Thai Wisut Artjanawat scored big for Philippine Golf Tour Asia, rallying from six down and snatching a two-stroke victory with a blistering windup for a 67 as he beat local veteran Sung Mao Chang by two for the TPGA Open crown at the CCK Golf Club in Taichung, Taiwan yesterday.

Artjanawat, 37, pounced on Sung’s frontside meltdown to move within three despite a 36 then scorched the backside with a brilliant 31, spiked by three straight birdies from No. 12, as he emerged the bewildered winner in the event that faced uncertainties following a rain-marred first round.

But the Thai veteran campaigner delivered the biggest surprise with his sizzling finish, securing the victory with a birdie from close range on the 16th, giving him a two-shot cushion he preserved with two clutch closing pars for a second five-under card and a 14-under 274 total.

Wisut Artjanawat20190527 - Thai vet rallies, snares TPGA Open diadem

“I didn’t expect to win. Six shots were too big a deficit to overcome. But I worked my way back and hit birdies at the back,” said Artjanawat, whose stirring come-from-behind win worth $17,500 ended a five-year title spell in various regional circuits, including the Philippine-based PGTA sponsored by ICTSI.

Jay Bayron, meanwhile, finished with a flourish, birdying two of the last three holes to card a 70 as he ended up tied at 27th at 286.

“It was a good experience. The greens here were very unpredictable but I knew I could’ve finished better,” said Bayron, the lone Filipino entry in the event co-organized by Pilipinas Golf Tournaments, Inc. and backed by PLDT Enterprise, Meralco, BDO and PGT Asia official apparel Pin High. “I just hope more Filipinos would compete overseas in the future. Playing against a different of rivals on unfamiliar courses will only make us better.”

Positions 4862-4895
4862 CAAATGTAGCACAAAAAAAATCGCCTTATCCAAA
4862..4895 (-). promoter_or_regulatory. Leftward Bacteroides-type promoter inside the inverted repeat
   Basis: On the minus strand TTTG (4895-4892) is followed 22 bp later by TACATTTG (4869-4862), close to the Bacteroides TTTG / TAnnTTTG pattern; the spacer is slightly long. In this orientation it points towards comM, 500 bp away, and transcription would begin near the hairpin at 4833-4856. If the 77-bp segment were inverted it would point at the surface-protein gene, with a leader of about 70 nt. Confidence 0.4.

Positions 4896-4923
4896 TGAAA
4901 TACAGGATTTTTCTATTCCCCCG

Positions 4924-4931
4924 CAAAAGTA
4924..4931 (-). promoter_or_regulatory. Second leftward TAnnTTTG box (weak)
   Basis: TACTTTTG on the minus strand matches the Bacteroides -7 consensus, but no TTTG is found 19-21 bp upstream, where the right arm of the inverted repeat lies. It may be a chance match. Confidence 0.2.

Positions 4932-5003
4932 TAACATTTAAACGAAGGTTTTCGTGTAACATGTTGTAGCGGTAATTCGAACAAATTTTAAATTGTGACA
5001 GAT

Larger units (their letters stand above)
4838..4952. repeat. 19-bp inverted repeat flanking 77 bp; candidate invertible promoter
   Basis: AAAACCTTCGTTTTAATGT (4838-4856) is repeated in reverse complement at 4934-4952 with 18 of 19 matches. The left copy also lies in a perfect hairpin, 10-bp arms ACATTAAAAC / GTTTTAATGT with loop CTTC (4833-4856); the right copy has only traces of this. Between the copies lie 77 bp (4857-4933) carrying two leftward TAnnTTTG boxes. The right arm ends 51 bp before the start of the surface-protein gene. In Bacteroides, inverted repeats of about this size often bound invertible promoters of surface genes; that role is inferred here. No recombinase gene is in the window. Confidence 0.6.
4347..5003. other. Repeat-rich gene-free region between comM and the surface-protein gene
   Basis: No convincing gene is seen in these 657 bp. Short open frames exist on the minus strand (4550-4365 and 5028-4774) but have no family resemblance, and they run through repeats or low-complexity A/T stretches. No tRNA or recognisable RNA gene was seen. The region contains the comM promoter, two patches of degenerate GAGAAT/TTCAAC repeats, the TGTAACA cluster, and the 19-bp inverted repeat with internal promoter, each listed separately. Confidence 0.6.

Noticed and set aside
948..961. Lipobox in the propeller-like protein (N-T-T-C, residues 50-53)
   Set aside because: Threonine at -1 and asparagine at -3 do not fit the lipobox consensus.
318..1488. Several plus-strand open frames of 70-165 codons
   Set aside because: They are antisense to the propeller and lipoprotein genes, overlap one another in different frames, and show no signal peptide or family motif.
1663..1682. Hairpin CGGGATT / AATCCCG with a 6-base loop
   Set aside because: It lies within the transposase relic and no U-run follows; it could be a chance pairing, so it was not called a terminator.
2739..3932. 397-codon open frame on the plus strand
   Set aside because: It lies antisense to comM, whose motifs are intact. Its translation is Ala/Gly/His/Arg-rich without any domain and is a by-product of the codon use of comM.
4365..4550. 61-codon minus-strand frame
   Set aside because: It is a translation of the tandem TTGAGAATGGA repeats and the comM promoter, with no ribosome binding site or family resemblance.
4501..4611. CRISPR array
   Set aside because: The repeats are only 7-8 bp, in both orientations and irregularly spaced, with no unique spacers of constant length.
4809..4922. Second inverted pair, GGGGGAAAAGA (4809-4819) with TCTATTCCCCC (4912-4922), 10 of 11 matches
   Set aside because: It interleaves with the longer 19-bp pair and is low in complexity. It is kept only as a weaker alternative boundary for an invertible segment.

Artjanawat also relished the chance to compete and be able to snap a long title drought.


“It’s a big confidence boost. Now I feel I can fight on the top level against the best in the region,” added Artjanawat, who placed 22nd in last year’s PGT Asia Order of Merit ranking and groped for joint 29th in the PGTA first leg at Luisita last month.

His victory also augured well for the region’s emerging circuit, which held its first tournament abroad after three years with one of its mainstays emerging as the winner. Artjanawat also became the first foreigner to win in the 85-year TPGA at the quaint military layout affiliated to Taiwan’s Air Force, frustrating a number of locals who had braced for a romp by Sung after surging to a whopping five-shot lead over compatriot Hung Chien Yao after 54 holes.

But Sung failed to recover from a 39 start and failed to match Artjanawat’s blistering finish to settle for a 36 and a 75 for 276.

“I made a lot of bad shots, hit a lot of trees,” rued Sung.

As Sung floundered, Hugn took over the lead in one stretch but like his compatriot, he lost in the face of Artjanawat’s superb backside game he sparked with a 10-foot birdie on No. 10. But it was not until he racked up that three-birdie binge that he found himself on top of the heap then buried another three-foot birdie putt on the 16th to all but wrap up the championship.

Hung also closed out with a 36 and dropped to third at 277 after a 71 while another Thai Donlapatchai Niyomchon shot a 69 for fourth at 278 followed by Wang Tsung Chieh and Thai Sae Ueng Nirun, who carded identical 69s to share fifth place at 279.

Luisita leg winner Namchok Tantipokhakul fired a 68 and fellow Thai Polthai Tawit matched par 72 as they shared seventh place with Taiwanese Huang Chi, who shot a 70, at 280 as five PGT Asia bets finished in the Top 10.






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